LIFE Lynx- Slovenian Field Blog

Posted - Feb 21, 2018

5.1.2020 New photos of Teja, Goru and the kitten

Our photo traps on Mala Gora captured these amazing photos of lynx Teja, her kitten and Goru. Goru and the kitten were photographed at the same location, just 4 minutes apart. We are still waiting for genetic analyses to confirm the paternity of the kitten.

We photographed Goru and the kitten at the same location, just 4 minutes apart. Photo: LIFE Lynx

Playful Teja and her kitten. Photo: LIFE Lynx

Teja and her kitten. Photo: LIFE Lynx

Teja and her kitten. Photo: LIFE Lynx

24.12. 2019 Camera trapping photos reveal the behavior of Goru, Teja and the kitten

On December 21st we found a lynx prey in the Struge area (Slovenia) and decided to set camera traps there. We photographed lynx Teja and her kitten, while feeding on the prey. After we collected the cameras, we decided to move the camera traps about 500 m away to a nearby location, where we have photographed lynx Teja in the past. But this time Teja hasn’t returned, but we managed to photograph lynx Goru. We also found a neatly buried lynx scat nearby, which we assume is Goru’s.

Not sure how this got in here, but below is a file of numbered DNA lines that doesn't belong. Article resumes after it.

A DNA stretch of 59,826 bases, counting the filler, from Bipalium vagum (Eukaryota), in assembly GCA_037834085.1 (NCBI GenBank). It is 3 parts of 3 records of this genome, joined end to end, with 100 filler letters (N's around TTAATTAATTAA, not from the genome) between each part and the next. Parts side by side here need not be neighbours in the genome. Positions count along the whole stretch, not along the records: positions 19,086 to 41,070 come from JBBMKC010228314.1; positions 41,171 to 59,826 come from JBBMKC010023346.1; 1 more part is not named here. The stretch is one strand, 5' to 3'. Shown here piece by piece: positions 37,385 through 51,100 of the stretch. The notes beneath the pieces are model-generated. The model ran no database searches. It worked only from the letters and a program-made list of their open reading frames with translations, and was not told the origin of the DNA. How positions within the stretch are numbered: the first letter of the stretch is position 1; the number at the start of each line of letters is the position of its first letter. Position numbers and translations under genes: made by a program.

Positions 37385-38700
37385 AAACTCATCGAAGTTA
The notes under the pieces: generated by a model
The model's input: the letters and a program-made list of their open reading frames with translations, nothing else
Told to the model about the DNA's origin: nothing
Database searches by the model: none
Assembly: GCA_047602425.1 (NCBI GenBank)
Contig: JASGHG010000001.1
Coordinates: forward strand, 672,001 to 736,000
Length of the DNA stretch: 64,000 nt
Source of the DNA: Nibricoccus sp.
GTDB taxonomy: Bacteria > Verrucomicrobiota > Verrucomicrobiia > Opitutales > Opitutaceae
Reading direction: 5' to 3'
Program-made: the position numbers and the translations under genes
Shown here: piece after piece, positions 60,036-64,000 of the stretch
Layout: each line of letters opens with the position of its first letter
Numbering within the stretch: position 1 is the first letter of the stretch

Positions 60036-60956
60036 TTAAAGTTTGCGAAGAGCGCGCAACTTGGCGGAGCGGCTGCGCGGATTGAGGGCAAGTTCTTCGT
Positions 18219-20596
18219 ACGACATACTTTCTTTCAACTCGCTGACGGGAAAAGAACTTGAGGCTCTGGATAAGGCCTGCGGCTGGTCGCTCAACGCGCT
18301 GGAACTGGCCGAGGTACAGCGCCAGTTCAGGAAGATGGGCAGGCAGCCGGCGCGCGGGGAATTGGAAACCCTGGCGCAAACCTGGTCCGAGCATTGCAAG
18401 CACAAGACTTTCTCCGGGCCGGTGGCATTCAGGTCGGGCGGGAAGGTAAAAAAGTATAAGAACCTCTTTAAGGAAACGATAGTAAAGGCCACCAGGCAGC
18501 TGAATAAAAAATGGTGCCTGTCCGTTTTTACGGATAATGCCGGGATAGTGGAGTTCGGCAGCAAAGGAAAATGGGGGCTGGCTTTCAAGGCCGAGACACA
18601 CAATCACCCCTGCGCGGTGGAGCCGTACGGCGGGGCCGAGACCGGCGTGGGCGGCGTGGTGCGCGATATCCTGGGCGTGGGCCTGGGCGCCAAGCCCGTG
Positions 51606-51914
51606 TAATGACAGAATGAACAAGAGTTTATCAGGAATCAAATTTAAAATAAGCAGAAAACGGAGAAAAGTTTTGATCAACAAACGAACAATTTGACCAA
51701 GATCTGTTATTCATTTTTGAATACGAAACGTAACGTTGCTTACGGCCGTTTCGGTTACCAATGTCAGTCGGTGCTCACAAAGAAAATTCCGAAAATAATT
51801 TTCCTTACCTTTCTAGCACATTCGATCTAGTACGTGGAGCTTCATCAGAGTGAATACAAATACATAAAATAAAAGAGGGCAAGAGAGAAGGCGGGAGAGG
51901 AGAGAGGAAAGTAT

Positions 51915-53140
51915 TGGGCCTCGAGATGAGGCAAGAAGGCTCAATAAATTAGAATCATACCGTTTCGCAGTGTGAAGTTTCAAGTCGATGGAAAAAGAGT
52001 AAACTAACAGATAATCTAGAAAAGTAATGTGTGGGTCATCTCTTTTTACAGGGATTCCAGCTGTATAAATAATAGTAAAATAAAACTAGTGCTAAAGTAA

Lynx Goru. Photo: Franc Kljun

10.9.2019 Lynx Goru was cough on camera trap

Goru and Doru have settled down nicely and established their territories in Slovenia. LIFE Lynx project team is in collaboration with local hunters, regularly collecting data about Goru’s and Doru’s prey. With this method we are collecting data about their prey selection, gender and age distribution. Sometimes we are also setting automatic cameras to see if the lynx will return to his prey. This enables us to check on his physical fitness and we also get data about other animals feeding on lynxes prey, like foxes, bears, wild boars, etc. We managed to get a good video of Goru, when he returned to his prey.

Video credit: Lan Hočevar, Biotechnical Faculty, Forestry department, LIFE Lynx

26.8.2019 Doru established his territory

Telemetry data from Doru’s radio collar show that he probably established a territory in Javorniki, moving in the area of around 90 km2.. The most northwestern part of his territory is determined by Highway A1 Ljubljana-Koper, which unfortunately doesn’t have specially established wildlife crossings and has been a big obstacle for lynx dispersal towards the west.

22.7.2019 Lynx dating